Lisa's Pizza, Made at Woodstone Pizza Ovens

Lisa’s Pizza Dough

NOTE: This is not a crust for tonight's dinner. The best pizza crust will rise in the refrigerator for at least 24 hours. But if you MUST have pizza tonight, let it rise at room temperature for 2 hours. It will still be good.
2 cups warm water (about 110 degrees)
1 teaspoon honey
3 - 4 tablespoons olive oil
1 packet yeast (1/4 oz yeast total)
2 cups white bread flour
2 cups whole wheat bread flour (you can substitute regular whole wheat flour)
1 tablespoon sea salt
Herbs, if desired*
Additional flour, for kneading and dusting
Olive oil
Corn meal

Add the two cups of warm water to a small bowl.  Whisk in the honey and olive oil, until the honey has dissolved.  Sprinkle the yeast on top of the water and stir or whisk slightly to incorporate the yeast into the water.  Let the yeast mixture set or “proof” about 10 - 15 minutes until foamy and until you smell the yeast developing. 

In the meantime, in a very large bowl, whisk together the flours and salt and herbs (if using).  After the yeast has proofed, pour the yeast mixture into the flour.  Stir with a wooden spoon until a shaggy dough is formed.  Turn out dough onto a lightly floured surface, sprinkle the top of the dough with additional flour and begin to knead.  Continue to sprinkle flour over the dough as you knead (using either the white or whole wheat flour for this – I usually use the whole wheat flour), incorporating as little flour as possible.  The dough will soft, and slightly sticky.  Total kneading time will be about 8 – 10 minutes.  The less flour you knead into the dough, the softer and more pliable the crust will be.
Place the dough in a very large bowl coated with olive oil. Turn the dough so that both sides are covered with olive oil.  Cover the bowl tightly with plastic wrap and then top with a towel. 

This is the important part.  Put the bowl in the refrigerator and let it rise slowly for 24 - 48 hours.  If you want to know why, check out Peter Reinhart's cookbook, American Pie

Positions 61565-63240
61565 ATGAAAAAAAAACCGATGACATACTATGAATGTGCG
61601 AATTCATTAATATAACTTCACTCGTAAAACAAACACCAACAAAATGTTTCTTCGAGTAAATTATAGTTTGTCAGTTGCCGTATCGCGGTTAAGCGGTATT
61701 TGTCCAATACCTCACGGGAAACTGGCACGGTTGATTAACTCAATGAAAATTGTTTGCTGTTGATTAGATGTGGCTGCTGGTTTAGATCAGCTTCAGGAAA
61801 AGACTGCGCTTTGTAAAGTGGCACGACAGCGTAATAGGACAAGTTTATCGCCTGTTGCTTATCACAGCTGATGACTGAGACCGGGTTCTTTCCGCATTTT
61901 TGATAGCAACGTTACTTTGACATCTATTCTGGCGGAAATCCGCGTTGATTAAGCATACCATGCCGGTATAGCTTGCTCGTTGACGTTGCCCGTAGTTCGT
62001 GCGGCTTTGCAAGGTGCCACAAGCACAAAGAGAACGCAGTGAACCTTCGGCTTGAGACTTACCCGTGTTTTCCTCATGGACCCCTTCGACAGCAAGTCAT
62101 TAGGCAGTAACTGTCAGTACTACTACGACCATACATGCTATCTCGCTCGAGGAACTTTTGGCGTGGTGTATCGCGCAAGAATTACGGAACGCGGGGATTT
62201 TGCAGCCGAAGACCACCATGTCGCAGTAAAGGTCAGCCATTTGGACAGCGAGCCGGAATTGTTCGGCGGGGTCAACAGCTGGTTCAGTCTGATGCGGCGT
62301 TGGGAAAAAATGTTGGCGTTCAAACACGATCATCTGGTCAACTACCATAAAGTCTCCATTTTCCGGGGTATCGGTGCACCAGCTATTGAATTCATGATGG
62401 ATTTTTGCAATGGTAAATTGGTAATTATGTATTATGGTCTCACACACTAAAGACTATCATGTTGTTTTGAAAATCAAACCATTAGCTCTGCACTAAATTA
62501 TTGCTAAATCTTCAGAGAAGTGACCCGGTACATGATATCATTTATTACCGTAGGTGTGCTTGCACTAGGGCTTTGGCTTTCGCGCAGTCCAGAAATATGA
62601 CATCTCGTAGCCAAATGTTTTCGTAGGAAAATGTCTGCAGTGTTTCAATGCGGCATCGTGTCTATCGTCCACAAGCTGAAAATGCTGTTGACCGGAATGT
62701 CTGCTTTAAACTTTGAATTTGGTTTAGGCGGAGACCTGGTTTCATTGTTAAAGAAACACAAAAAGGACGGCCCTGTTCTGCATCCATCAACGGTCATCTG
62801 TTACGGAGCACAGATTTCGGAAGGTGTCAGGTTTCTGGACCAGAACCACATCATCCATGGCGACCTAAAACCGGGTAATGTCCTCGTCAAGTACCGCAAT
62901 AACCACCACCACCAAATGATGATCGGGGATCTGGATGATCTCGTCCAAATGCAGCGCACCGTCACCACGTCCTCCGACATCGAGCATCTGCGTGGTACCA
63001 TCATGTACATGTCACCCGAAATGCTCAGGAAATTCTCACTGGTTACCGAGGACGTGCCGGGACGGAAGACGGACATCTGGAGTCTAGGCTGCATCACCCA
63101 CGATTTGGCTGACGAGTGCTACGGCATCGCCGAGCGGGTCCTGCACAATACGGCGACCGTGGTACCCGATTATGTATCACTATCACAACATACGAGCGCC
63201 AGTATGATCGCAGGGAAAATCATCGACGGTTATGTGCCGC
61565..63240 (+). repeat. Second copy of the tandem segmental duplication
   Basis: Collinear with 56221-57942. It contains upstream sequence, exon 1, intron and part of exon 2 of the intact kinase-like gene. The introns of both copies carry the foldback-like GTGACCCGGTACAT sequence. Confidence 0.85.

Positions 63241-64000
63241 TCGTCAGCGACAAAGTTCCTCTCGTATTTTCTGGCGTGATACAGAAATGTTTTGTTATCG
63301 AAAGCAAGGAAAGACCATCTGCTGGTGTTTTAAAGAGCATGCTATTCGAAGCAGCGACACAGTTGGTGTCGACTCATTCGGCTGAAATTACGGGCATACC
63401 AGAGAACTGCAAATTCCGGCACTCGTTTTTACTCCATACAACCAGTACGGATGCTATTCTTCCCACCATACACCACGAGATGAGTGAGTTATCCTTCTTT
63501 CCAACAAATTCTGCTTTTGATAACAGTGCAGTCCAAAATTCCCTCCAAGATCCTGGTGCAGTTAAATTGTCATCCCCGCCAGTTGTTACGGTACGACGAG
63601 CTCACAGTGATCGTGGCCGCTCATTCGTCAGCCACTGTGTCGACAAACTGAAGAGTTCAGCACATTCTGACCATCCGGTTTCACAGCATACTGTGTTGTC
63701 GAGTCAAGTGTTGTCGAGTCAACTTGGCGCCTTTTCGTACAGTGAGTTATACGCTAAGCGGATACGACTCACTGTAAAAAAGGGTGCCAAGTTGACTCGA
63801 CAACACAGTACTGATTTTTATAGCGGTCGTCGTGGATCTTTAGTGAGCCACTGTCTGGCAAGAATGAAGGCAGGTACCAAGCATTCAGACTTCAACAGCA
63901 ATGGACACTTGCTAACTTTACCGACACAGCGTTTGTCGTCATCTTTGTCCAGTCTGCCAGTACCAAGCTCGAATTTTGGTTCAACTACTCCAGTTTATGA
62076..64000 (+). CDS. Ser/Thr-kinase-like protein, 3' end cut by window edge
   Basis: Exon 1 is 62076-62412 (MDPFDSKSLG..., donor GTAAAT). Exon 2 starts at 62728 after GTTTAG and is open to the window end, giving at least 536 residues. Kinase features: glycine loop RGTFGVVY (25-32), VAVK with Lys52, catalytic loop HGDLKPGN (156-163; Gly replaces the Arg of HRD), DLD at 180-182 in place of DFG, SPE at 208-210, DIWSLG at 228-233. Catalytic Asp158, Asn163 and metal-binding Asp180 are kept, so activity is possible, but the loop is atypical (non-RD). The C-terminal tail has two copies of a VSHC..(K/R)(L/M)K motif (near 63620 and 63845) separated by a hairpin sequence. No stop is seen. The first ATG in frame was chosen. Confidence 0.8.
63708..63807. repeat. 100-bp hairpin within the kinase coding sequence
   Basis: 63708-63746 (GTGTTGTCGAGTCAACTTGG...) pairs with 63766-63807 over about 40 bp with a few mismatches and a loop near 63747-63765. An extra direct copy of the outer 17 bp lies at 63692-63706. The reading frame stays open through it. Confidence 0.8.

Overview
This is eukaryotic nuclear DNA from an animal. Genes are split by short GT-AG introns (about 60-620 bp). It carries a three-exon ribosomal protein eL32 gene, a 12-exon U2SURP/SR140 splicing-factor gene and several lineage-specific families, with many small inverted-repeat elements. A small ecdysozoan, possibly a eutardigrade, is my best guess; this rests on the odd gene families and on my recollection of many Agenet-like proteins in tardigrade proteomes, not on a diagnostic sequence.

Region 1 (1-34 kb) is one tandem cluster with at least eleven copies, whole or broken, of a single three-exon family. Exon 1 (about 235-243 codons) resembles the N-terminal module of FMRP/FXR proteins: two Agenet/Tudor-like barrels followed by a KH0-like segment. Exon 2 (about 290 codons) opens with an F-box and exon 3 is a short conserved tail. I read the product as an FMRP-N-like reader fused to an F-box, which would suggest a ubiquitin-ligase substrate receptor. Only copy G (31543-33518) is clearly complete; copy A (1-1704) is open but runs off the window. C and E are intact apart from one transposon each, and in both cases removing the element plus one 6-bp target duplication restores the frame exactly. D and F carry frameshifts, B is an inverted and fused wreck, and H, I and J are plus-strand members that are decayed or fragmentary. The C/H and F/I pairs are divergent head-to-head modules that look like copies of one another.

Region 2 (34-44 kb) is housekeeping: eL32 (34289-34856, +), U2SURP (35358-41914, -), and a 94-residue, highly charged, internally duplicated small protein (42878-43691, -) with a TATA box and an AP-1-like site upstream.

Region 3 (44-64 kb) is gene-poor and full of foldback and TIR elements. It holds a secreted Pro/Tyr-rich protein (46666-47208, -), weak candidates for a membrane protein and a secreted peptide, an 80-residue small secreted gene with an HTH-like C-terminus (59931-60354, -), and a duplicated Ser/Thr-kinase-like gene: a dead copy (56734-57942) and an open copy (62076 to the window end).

Take the dough out of the refrigerator about 4 hours before you're going to use it.  Punch down the dough and fold it over itself.  Let rise again at room temperature.

When you are ready to use the dough, divide into 4 even balls.  Keep the dough covered until you are ready to work with it.  On a lightly floured surface, flatten the dough into a disk and then begin to stretch the dough until you have it as thin as you want it to be.  (I stretch it until it is almost see-through and even tearing in places.  If you want the dough thicker and a little more chewy, just don’t stretch it as thin). 

When you are ready to cook, preheat the oven to 500 degrees, or as hot as it will go.  Place your pizza stone, cast iron griddle or sheet pan in the oven to preheat as well.  Once the pan and oven are preheated, take the pan out of the oven and sprinkle with corn meal.  Place the dough on top of the corn meal and then top the dough with your favorite pizza toppings.  Be sure not to put too many “wet” toppings on your pizza, or to make the toppings too heavy or the bottom will be soggy.  Bake until the cheese is melted and bubbly and the crust is browned and done.  In my oven, it takes exactly 12 minutes.

Note:  Once the pizza dough has risen and been cut into the 4 balls of dough, it can be frozen.  Just place in a freezer zip lock bag.  When you are ready to use it, just take it out of the freezer and let it thaw on the counter for a few hours.  Be sure to let it come to room temperature before using.           

*sometimes I knead herbs into the dough, such as za’atar or fresh rosemary